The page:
It’s not madness

When I was about eight, I decided that if I could brainwash my subconscious mind, then I could do the impossible.

After reading this huge encyclopedia on the behavior and evolution of humans, I thought if I could manipulate my involuntary brain processes, like convince my neurons to never die and stop my cells from aging, then I could control every aspect about myself. I reasoned that your brain is actually divided into two ‘people’. One ‘person’ is your mom always doing your bidding; when you want to move your arm, it moves. But the other is this stubborn toddler who won’t share his toys no matter how much you beg him to change. Like when you walk headfirst into a tree, you can’t stop yourself from feeling pain no matter how much you cry. But I thought if I could convince the stupid toddler to share his toys, if I could control this aspect of myself, all my problems would be solved.

I know it’s completely insane.

But as an eight year old, I was an ambitious 4 foot tall scholar-researcher-diva. Cheating death was only second to to ruling the world.

So I practiced my crazy theory by doing equally crazy things like scraping my knees and then convincing myself I couldn’t feel anything. Willing my ears to shut off and stop hearing because if my eyes could close, why couldn’t they? Or holding my breathe trying to prove that I didn’t need oxygen to live.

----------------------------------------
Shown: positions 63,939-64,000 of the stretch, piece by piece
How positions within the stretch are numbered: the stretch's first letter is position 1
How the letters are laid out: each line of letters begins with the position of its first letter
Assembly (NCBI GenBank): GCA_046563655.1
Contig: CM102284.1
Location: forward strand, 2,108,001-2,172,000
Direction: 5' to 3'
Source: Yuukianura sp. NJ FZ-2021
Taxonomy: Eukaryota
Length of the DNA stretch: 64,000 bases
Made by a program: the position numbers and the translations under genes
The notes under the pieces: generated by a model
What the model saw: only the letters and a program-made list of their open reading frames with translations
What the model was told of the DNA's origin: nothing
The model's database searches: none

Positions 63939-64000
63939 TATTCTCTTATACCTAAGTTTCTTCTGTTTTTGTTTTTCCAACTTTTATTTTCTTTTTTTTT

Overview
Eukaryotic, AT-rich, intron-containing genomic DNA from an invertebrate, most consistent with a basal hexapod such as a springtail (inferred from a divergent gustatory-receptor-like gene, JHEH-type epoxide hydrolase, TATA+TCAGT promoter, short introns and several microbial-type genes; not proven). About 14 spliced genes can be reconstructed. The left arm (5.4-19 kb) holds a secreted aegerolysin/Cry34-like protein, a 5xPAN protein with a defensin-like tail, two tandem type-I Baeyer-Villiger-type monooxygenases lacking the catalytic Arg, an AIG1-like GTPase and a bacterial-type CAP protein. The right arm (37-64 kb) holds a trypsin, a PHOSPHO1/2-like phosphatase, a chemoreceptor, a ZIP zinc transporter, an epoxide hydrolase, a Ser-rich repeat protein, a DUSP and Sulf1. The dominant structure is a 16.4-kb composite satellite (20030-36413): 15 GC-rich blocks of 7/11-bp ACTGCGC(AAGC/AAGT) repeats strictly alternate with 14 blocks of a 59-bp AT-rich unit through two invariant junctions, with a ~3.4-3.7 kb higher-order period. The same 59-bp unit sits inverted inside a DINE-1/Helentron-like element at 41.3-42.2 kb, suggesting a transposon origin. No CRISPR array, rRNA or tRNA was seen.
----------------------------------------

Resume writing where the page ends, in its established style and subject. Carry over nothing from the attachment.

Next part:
If I told anyone, they would’ve assumed I’d gone mad.

But what’s madness to one person, might be entirely plausible to another. In my little imagination, I set the rules for my own universe, and therefore everything I dreamed up was perfectly reasonable.

It’s a shame that growing older pushes you into reality which teaches you that living in an  imagination is stupid and thus we stop daydreaming. Because on one occasion, I actually succeeded in my endeavors. I’m obviously beyond this lunacy now, but I can’t help thinking sometimes, hours past midnight. If I stayed an eight year old forever, perhaps I could have proven my theory for real.

And you can’t say it’s impossible because I doubt you’ve ever really tried.
Imaginary

 

4 thoughts on “It’s not madness

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  1. Yea… maybe… sometimes peoples lack the imaginary part of their mind to perform the impossibles. Wish that we all could retain our imaginations at times from being hit hard by the reality of life. Loving the great insights and the perspectives that you have. Hope to see more from you. Have hope, write on!

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